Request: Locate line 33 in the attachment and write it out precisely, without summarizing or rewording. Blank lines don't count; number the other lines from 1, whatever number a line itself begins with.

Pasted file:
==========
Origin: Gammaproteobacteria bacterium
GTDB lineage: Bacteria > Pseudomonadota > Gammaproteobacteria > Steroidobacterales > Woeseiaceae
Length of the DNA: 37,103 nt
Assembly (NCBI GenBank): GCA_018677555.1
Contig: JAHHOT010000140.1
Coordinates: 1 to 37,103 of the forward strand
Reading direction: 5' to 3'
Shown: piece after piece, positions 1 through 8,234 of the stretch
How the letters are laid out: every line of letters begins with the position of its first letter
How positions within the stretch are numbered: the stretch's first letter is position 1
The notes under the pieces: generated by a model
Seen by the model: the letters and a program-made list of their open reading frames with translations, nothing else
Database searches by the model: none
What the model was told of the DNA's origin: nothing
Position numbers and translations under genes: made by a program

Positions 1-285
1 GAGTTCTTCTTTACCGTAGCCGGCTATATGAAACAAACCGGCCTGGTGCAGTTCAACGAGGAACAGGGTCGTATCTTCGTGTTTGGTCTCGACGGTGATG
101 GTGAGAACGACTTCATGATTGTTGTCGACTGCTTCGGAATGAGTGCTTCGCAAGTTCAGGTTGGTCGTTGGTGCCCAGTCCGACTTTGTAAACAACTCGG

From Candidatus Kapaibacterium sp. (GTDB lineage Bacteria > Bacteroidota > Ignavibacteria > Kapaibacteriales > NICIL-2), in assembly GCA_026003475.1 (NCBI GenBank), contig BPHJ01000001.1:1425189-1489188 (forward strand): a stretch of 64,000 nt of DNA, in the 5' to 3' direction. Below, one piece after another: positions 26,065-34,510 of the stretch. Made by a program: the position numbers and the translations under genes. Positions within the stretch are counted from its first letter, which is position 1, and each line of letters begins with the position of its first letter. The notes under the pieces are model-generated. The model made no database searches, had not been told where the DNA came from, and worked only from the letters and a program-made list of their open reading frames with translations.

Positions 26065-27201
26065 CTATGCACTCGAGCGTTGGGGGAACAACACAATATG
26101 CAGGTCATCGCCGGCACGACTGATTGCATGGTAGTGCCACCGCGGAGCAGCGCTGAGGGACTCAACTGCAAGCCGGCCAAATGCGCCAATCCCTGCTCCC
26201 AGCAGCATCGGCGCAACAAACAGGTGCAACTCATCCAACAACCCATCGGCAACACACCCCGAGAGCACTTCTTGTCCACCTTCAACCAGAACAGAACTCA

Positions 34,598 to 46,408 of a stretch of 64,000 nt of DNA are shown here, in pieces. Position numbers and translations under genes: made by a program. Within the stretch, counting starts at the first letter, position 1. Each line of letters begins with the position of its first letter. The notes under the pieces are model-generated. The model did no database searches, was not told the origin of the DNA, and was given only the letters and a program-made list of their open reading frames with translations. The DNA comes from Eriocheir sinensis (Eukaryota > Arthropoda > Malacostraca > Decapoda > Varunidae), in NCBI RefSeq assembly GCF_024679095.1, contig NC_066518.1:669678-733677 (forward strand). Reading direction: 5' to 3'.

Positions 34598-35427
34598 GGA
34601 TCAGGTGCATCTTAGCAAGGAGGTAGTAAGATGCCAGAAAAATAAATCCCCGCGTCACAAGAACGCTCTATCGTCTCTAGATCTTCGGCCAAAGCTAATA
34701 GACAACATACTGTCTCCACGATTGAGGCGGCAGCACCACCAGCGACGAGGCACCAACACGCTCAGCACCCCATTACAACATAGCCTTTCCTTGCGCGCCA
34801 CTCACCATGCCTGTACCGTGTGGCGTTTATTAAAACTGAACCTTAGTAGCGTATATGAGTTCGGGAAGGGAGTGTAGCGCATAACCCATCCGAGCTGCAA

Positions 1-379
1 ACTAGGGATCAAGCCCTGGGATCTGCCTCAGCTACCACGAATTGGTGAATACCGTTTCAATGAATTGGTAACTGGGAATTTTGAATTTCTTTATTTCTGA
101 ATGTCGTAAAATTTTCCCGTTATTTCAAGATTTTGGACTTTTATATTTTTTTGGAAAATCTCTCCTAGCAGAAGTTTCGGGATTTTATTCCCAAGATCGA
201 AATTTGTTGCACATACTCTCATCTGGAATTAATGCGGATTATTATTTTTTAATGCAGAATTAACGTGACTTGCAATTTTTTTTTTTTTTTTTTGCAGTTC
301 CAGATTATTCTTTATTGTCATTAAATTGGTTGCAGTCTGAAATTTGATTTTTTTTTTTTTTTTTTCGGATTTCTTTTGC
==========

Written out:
201 AATTTGTTGCACATACTCTCATCTGGAATTAATGCGGATTATTATTTTTTAATGCAGAATTAACGTGACTTGCAATTTTTTTTTTTTTTTTTTGCAGTTC